The Tel Aviv municipality on Tuesday announced plans to launch public transportation on Shabbat, for the first time connecting Israel’s central metropolises on the Jewish day of rest.
The municipality said the project, in cooperation with the cities of Givatayim, Kiryat Ono and Ramat Hasharon, will include some seven lines transporting people for free.
It is estimated to cost NIS 12.5 million ($3.5 million) during the first year and costs may rise as other towns potentially join.
Other cities recently announced their intentions to begin providing public transport on Saturdays, including Ramat Gan and Ganei Tikva. Earlier this year a free Saturday bus line was launched in the northern town of Tiberias.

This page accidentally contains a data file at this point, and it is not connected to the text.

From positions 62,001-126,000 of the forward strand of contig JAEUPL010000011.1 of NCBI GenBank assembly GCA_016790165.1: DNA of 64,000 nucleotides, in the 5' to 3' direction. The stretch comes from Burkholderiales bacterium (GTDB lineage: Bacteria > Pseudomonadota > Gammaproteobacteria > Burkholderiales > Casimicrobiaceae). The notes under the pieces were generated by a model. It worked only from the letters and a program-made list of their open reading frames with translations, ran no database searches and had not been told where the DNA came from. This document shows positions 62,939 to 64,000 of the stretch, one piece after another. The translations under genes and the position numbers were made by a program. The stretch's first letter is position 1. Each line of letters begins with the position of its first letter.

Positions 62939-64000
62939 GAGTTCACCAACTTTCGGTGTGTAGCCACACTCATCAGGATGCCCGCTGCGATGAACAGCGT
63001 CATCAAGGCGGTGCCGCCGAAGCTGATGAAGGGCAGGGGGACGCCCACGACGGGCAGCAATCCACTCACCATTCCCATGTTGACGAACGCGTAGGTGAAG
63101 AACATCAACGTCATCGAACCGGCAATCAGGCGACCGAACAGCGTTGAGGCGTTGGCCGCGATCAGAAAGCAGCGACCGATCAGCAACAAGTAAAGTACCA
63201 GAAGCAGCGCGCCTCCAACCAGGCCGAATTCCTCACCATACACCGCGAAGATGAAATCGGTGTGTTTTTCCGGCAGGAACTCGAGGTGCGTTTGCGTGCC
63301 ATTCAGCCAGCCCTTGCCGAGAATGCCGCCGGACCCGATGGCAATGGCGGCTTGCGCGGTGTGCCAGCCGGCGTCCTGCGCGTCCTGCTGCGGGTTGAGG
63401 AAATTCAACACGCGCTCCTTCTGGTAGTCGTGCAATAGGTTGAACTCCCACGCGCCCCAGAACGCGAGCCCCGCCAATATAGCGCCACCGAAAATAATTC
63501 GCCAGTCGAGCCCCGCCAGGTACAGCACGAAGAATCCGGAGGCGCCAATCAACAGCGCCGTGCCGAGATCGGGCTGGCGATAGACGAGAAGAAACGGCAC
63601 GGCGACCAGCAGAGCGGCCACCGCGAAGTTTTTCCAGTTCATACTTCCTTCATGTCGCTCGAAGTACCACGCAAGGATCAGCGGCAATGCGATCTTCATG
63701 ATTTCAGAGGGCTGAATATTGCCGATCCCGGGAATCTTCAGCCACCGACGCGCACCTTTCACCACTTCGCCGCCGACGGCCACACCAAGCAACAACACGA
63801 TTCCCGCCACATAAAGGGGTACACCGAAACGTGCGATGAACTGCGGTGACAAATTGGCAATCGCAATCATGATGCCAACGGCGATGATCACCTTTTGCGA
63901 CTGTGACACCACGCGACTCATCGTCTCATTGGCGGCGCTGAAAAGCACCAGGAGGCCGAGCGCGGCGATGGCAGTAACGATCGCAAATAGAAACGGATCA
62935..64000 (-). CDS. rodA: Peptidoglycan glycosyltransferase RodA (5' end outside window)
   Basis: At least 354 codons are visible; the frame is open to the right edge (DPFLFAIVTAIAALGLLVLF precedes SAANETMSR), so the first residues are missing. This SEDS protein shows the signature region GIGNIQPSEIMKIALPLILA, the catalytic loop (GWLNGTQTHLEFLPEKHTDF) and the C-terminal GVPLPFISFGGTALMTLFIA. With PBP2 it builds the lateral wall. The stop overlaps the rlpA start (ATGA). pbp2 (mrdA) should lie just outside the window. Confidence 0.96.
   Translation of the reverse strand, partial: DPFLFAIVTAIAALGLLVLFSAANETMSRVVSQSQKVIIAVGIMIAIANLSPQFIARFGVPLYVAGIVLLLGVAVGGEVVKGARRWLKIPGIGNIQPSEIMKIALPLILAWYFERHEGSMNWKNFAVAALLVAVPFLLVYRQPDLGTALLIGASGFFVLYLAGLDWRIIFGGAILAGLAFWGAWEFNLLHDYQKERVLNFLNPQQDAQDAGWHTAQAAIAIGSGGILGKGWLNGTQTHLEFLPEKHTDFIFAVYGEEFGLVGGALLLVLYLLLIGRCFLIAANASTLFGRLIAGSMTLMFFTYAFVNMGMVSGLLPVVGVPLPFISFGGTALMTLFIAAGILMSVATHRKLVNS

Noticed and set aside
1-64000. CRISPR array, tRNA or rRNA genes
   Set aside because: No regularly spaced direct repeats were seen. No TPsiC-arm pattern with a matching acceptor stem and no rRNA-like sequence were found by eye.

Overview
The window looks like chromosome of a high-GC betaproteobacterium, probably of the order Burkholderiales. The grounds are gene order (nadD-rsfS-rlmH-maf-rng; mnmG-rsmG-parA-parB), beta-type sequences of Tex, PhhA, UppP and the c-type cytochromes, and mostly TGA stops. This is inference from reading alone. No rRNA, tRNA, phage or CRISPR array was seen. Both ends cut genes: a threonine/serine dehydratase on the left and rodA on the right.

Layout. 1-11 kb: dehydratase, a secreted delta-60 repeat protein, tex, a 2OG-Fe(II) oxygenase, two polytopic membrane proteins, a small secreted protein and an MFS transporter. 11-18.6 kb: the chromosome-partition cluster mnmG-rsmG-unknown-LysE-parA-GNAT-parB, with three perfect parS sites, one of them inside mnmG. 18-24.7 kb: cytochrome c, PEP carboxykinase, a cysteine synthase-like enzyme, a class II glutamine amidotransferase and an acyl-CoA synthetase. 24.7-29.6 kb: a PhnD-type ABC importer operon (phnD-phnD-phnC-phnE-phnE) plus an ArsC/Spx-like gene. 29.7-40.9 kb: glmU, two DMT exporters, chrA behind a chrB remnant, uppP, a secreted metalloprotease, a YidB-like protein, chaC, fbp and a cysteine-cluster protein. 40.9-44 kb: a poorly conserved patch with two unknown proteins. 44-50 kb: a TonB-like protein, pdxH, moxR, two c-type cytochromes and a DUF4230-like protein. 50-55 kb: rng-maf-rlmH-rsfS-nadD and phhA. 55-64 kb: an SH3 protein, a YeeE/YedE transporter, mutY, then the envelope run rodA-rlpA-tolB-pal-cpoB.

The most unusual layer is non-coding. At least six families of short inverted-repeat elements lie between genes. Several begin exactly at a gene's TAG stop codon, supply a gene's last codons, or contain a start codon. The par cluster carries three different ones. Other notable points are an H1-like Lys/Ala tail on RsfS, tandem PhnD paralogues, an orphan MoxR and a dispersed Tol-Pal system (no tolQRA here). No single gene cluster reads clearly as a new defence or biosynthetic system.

Public transport on Shabbat is strongly opposed by Israel’s religious establishment. Meanwhile secular Israelis have long chafed at the lack of mobility on their day off unless they own a car.
“The aim is to provide a solution to the growing public demand to find a solution to the transportation problem and provide alternative transportation and help reduce the dependence of Tel Aviv residents on private cars,” said Tel Aviv mayor Ron Huldai.
“This will help lower the cost of living, help ease traffic congestion and parking shortages and allow mobility to (economically) weaker groups who do not have private vehicles,” he said.
The Ynet news site reported last week the Shas and United Torah Judaism parties plan to demand legislation blocking the initiatives as a precondition to joining any government.